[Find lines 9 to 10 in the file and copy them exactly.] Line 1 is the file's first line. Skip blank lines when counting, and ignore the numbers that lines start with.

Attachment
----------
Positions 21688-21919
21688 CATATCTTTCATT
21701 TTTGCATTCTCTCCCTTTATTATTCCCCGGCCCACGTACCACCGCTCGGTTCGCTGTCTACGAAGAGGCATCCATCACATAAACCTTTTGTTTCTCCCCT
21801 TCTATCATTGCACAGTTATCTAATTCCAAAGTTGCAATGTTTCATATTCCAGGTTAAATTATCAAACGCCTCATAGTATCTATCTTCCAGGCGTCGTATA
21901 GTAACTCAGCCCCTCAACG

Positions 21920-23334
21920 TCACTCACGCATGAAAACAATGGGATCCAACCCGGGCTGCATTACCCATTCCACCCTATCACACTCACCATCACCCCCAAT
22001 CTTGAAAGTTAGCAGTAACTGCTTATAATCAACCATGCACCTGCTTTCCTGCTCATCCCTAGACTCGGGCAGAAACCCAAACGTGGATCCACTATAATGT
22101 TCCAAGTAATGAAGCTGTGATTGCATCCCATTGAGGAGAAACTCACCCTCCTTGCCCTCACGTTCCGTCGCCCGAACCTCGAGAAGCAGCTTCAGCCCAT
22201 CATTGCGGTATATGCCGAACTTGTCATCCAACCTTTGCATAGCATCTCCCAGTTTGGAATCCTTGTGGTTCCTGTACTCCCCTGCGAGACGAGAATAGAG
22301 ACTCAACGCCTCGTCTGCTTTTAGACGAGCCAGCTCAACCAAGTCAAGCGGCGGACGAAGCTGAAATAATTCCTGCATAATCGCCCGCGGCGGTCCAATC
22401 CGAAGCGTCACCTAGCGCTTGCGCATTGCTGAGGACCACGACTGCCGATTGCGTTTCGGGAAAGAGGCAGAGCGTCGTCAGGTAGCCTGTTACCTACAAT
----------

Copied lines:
22101 TCCAAGTAATGAAGCTGTGATTGCATCCCATTGAGGAGAAACTCACCCTCCTTGCCCTCACGTTCCGTCGCCCGAACCTCGAGAAGCAGCTTCAGCCCAT
22201 CATTGCGGTATATGCCGAACTTGTCATCCAACCTTTGCATAGCATCTCCCAGTTTGGAATCCTTGTGGTTCCTGTACTCCCCTGCGAGACGAGAATAGAG